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Recent Discoveries in Astronomy, Part 1

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September 19, 2012 Tags: Astronomy & Physics, Earth, Universe & Time, Worship & Arts

Today's entry was written by Deborah Haarsma. Please note the views expressed here are those of the author, not necessarily of The BioLogos Foundation. You can read more about what we believe here.

Recent Discoveries in Astronomy, Part 1

Note: This essay is Part 1 of a three-part series from Deborah Haarsma’s chapter in the book Delight in Creation: Scientists Share Their Work with the Church, edited by Deborah Haarsma & Scott Hoezee. Other essays from the book appear at The Ministry Theorem.

A passenger settles in beside me on the airplane. We chat a bit about our destinations, and then comes the inevitable question: “So, what do you do for a living?” I pause a moment before answering. If I answer “astronomy,” I know my fellow passenger will perk up, comment that he has always loved stars, and ask a question about a comet or planet that’s been in the news. If I answer “physics,” he will shrink back, comment that he didn’t do well in physics in high school, and the conversation will quickly come to an end. My professional colleagues have noticed the same thing. We joke that if you want to sleep on the plane, just answer, “Physics!”

It’s true that physics sounds scary to many people, and it can indeed be a difficult topic to learn. Yet I’ve always loved physics (my degrees are in physics rather than astronomy), because of the way that mathematical equations can describe and predict so much of what we see in the world around us. One reason I got into astrophysics is because the universe contains so many bizarre situations that we can’t reproduce on earth, like ultracold, or extremely high density, or extremely high magnetic fields. It’s a fun challenge to figure out which physical process will be the most important when the situation is so dissimilar to everyday experience. But if the word “physics” makes you shrink in distaste or fear, don’t worry. For the rest of this article, we’ll focus on a more friendly topic: astronomy.

In the last decade or two, our knowledge of the universe has grown dramatically as many new telescopes and spacecraft have come online. In this essay, I’ve selected some of my favorite recent astronomy photographs to share with you. As a professional astronomer and a Christian, I feel God has called me to share these wonders with the Church. Many times, these new discoveries are presented without any mention of God, and sometimes in a context of overt atheism. I want to share these things with you in a Christian context, with God as their creator.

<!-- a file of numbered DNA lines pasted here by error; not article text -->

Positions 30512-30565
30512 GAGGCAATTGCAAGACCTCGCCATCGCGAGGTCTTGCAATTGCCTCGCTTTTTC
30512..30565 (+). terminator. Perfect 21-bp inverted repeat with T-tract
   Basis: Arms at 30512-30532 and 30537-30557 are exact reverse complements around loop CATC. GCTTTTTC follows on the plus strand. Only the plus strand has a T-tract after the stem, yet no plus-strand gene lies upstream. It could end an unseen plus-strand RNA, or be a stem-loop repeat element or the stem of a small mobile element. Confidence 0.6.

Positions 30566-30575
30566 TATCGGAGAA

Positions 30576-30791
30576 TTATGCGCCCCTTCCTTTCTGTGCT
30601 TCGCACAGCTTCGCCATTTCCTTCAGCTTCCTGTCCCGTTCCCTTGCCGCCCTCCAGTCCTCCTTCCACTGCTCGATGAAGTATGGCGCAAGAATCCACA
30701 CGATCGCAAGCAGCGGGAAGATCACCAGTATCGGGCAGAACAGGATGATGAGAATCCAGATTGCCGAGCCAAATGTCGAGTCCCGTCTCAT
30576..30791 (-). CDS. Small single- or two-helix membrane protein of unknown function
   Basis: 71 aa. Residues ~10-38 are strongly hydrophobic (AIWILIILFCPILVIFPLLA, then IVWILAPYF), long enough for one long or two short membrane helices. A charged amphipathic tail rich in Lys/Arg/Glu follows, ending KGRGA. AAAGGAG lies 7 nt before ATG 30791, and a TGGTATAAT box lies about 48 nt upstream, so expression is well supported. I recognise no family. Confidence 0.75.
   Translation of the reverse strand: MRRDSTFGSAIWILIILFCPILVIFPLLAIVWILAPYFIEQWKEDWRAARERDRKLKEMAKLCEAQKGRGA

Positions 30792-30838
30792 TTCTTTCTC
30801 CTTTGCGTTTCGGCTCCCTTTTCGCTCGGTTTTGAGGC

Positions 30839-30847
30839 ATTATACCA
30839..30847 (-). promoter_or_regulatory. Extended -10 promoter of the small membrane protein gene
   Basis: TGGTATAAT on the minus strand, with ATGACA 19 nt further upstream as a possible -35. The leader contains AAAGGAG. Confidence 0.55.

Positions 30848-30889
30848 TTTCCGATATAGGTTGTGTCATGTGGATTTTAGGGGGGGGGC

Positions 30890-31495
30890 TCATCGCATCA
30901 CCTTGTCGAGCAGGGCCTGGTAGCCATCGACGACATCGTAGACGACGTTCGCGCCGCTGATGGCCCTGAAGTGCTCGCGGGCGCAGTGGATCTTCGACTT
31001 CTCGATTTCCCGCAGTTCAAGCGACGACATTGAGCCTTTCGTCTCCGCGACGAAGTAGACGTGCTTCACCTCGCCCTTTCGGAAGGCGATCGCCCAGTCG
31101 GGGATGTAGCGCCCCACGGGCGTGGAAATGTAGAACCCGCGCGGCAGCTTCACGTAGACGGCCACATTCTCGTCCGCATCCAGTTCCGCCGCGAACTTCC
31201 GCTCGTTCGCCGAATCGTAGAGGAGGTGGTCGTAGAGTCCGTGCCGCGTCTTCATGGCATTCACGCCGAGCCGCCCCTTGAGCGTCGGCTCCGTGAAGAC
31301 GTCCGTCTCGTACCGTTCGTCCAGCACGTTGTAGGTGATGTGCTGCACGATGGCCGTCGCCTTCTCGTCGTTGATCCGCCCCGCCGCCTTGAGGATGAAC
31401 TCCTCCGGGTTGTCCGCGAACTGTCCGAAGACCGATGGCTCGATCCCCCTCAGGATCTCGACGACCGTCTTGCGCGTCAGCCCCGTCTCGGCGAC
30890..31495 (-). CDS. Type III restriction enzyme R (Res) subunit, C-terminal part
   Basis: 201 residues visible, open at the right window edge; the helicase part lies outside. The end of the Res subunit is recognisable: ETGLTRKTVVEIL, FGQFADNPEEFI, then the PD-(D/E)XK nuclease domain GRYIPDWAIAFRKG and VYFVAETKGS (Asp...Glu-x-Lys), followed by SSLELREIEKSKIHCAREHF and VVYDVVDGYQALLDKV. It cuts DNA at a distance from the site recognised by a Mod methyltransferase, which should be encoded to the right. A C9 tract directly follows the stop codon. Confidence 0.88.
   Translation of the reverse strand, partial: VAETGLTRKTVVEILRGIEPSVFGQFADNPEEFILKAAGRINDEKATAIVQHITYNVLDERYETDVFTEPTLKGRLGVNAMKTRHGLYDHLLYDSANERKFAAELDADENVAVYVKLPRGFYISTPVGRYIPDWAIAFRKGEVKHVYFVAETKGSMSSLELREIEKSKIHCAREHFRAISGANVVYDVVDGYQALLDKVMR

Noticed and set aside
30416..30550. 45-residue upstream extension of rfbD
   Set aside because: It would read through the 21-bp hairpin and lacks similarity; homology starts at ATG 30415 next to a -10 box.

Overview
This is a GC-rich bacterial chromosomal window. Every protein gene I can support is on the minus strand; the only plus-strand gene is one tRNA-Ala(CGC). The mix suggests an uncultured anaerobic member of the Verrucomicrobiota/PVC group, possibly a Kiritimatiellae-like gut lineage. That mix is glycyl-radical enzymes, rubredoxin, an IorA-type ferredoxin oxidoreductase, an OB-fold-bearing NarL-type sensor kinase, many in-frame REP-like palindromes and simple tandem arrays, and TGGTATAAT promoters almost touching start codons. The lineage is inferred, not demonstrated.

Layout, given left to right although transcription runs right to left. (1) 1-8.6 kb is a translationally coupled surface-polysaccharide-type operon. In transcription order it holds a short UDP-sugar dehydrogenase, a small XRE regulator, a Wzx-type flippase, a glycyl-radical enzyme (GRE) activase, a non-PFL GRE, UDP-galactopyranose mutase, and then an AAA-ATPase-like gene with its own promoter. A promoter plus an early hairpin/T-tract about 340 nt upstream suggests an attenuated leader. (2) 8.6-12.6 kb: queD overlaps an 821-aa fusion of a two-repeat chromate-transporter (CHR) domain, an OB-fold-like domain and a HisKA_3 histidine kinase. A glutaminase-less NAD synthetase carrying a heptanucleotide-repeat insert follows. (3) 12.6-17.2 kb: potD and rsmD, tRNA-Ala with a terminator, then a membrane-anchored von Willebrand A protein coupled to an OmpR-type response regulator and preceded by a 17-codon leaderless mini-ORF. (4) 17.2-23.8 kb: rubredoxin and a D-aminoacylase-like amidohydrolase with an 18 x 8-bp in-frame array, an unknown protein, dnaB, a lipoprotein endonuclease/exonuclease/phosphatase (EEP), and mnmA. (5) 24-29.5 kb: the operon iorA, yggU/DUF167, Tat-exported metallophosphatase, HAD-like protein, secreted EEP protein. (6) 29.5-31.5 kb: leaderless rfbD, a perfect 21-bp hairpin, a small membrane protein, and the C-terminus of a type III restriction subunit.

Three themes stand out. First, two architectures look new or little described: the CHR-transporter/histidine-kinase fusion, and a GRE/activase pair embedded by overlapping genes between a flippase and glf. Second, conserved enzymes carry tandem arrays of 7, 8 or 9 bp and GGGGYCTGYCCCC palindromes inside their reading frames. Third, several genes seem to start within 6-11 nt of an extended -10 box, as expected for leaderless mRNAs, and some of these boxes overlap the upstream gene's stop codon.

The Milky Way

Have you ever seen the Milky Way? If you live in a rural area, you may have seen it many times. If not, it may have been a dramatic surprise when you first saw it while camping or traveling. On a clear night out in the country, the sky is strewn with brilliant stars—many more stars than you can see under city lights.The faintest stars form a creamy, smoky band from horizon to horizon. Our galaxy contains billions of stars, and thousands of those stars are visible to the naked eye. The stars appear in a band across the sky because we are viewing our galaxy edge-on, like looking at the edge of a dinner plate.

When David looked up at the night sky over Israel thousands of years ago, he may have seen the Milky Way, or a comet, or simply the brilliance of the full moon. Whatever the sky looked like that night, it inspired him to sing:

The heavens declare the glory of God; the skies proclaim the work of his hands. Day after day they pour forth speech; night after night they reveal knowledge. They have no speech, they use no words; no sound is heard from them. Yet their voice goes out into all the earth, their words to the ends of the world. (Ps. 19:1-4a)

The heavens are displaying the glory of God for all people to hear, proclaiming their message to people of every language, tribe, and nation. Just about anyone who looks up at the night sky feels a sense of wonder. Yet as Christians, we feel more than a vague sense of awe; we know the Creator of the heavens personally, as our own loving Father.

The heavens declare more than God’s glory. The universe is God’s revelation of himself to us, and teaches us about his character. As the Belgic Confession says about “The Means by Which We Know God,”

We know him by two means: First, by the creation, preservation, and government of the universe, since that universe is before our eyes like a beautiful book in which all creatures, great and small, are as letters to make us ponder the invisible things of God: his eternal power and his divinity, as the apostle Paul says in Romans 1:20. Second, he makes himself known to us more openly by his holy and divine Word, as much as we need in this life, for his glory and for the salvation of his own. (Article 2)

The natural world teaches us about God’s glory, power, divinity, faithfulness, extravagance, immensity, love, and other attributes. God’s special revelation in scripture is our primary place to learn of God’s character (Ps. 19 goes on to talk about special revelation in vs. 7), but the natural world can bring the message to our senses in a powerful way beyond mere words on a page. The Holy Spirit can use the natural world to get the message past our hardened or weary hearts. Nature illustrates these attributes in ways that enlarge our imaginations to appreciate afresh the glory of God.

The Sun

The Solar Dynamics Observatory was launched into space in 2010, the latest of several spacecraft to photograph the sun in detail. In Figure 2, the upper photo shows the face of the sun with a sprinkling of sunspots. The sun is powered by nuclear fusion reactions deep in its core which heat the hydrogen and helium gas till it glows. A sunspot is a place on the sun’s surface where the gasses are a bit cooler than the surrounding area, so that it glows less brightly and appears dark.